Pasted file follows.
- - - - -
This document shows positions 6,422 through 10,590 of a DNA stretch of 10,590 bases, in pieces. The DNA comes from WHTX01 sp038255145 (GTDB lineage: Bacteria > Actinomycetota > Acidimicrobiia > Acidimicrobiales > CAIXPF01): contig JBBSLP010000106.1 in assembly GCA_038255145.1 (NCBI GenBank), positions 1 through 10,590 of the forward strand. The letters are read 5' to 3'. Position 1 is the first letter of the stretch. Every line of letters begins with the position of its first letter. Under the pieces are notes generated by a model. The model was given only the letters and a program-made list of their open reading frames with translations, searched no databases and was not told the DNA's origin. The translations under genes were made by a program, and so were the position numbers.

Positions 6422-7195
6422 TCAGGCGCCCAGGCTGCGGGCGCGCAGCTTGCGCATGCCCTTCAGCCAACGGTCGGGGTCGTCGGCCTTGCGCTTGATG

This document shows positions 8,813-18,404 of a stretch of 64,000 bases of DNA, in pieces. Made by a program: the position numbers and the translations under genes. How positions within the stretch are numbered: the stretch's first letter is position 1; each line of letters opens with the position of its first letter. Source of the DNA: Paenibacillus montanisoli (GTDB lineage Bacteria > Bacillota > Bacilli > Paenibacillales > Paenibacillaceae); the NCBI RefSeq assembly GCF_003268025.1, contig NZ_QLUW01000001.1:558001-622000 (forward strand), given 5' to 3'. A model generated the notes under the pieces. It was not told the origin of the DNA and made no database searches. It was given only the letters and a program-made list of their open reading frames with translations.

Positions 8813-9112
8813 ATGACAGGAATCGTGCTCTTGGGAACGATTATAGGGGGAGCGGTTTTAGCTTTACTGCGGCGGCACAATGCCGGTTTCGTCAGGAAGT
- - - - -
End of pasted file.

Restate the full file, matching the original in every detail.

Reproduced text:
This document shows positions 6,422 through 10,590 of a DNA stretch of 10,590 bases, in pieces. The DNA comes from WHTX01 sp038255145 (GTDB lineage: Bacteria > Actinomycetota > Acidimicrobiia > Acidimicrobiales > CAIXPF01): contig JBBSLP010000106.1 in assembly GCA_038255145.1 (NCBI GenBank), positions 1 through 10,590 of the forward strand. The letters are read 5' to 3'. Position 1 is the first letter of the stretch. Every line of letters begins with the position of its first letter. Under the pieces are notes generated by a model. The model was given only the letters and a program-made list of their open reading frames with translations, searched no databases and was not told the DNA's origin. The translations under genes were made by a program, and so were the position numbers.

Positions 6422-7195
6422 TCAGGCGCCCAGGCTGCGGGCGCGCAGCTTGCGCATGCCCTTCAGCCAACGGTCGGGGTCGTCGGCCTTGCGCTTGATG

This document shows positions 8,813-18,404 of a stretch of 64,000 bases of DNA, in pieces. Made by a program: the position numbers and the translations under genes. How positions within the stretch are numbered: the stretch's first letter is position 1; each line of letters opens with the position of its first letter. Source of the DNA: Paenibacillus montanisoli (GTDB lineage Bacteria > Bacillota > Bacilli > Paenibacillales > Paenibacillaceae); the NCBI RefSeq assembly GCF_003268025.1, contig NZ_QLUW01000001.1:558001-622000 (forward strand), given 5' to 3'. A model generated the notes under the pieces. It was not told the origin of the DNA and made no database searches. It was given only the letters and a program-made list of their open reading frames with translations.

Positions 8813-9112
8813 ATGACAGGAATCGTGCTCTTGGGAACGATTATAGGGGGAGCGGTTTTAGCTTTACTGCGGCGGCACAATGCCGGTTTCGTCAGGAAGT